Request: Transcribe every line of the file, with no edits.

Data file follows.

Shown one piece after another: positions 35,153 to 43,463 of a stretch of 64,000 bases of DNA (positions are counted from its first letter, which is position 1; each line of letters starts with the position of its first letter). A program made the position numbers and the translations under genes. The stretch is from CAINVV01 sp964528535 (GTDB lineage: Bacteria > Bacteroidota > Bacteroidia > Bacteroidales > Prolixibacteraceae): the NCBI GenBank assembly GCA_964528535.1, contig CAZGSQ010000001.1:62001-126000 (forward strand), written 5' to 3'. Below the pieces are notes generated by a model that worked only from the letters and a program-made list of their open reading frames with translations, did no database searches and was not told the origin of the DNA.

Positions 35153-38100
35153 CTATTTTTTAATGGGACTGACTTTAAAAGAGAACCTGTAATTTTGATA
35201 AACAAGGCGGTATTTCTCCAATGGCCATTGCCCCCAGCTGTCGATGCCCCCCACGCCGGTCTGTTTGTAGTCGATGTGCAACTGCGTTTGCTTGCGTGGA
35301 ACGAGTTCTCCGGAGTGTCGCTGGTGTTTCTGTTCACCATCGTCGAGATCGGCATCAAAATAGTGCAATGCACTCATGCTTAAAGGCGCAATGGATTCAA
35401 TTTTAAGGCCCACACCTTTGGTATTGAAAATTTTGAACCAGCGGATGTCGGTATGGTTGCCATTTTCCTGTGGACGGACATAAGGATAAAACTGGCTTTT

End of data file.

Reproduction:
Shown one piece after another: positions 35,153 to 43,463 of a stretch of 64,000 bases of DNA (positions are counted from its first letter, which is position 1; each line of letters starts with the position of its first letter). A program made the position numbers and the translations under genes. The stretch is from CAINVV01 sp964528535 (GTDB lineage: Bacteria > Bacteroidota > Bacteroidia > Bacteroidales > Prolixibacteraceae): the NCBI GenBank assembly GCA_964528535.1, contig CAZGSQ010000001.1:62001-126000 (forward strand), written 5' to 3'. Below the pieces are notes generated by a model that worked only from the letters and a program-made list of their open reading frames with translations, did no database searches and was not told the origin of the DNA.

Positions 35153-38100
35153 CTATTTTTTAATGGGACTGACTTTAAAAGAGAACCTGTAATTTTGATA
35201 AACAAGGCGGTATTTCTCCAATGGCCATTGCCCCCAGCTGTCGATGCCCCCCACGCCGGTCTGTTTGTAGTCGATGTGCAACTGCGTTTGCTTGCGTGGA
35301 ACGAGTTCTCCGGAGTGTCGCTGGTGTTTCTGTTCACCATCGTCGAGATCGGCATCAAAATAGTGCAATGCACTCATGCTTAAAGGCGCAATGGATTCAA
35401 TTTTAAGGCCCACACCTTTGGTATTGAAAATTTTGAACCAGCGGATGTCGGTATGGTTGCCATTTTCCTGTGGACGGACATAAGGATAAAACTGGCTTTT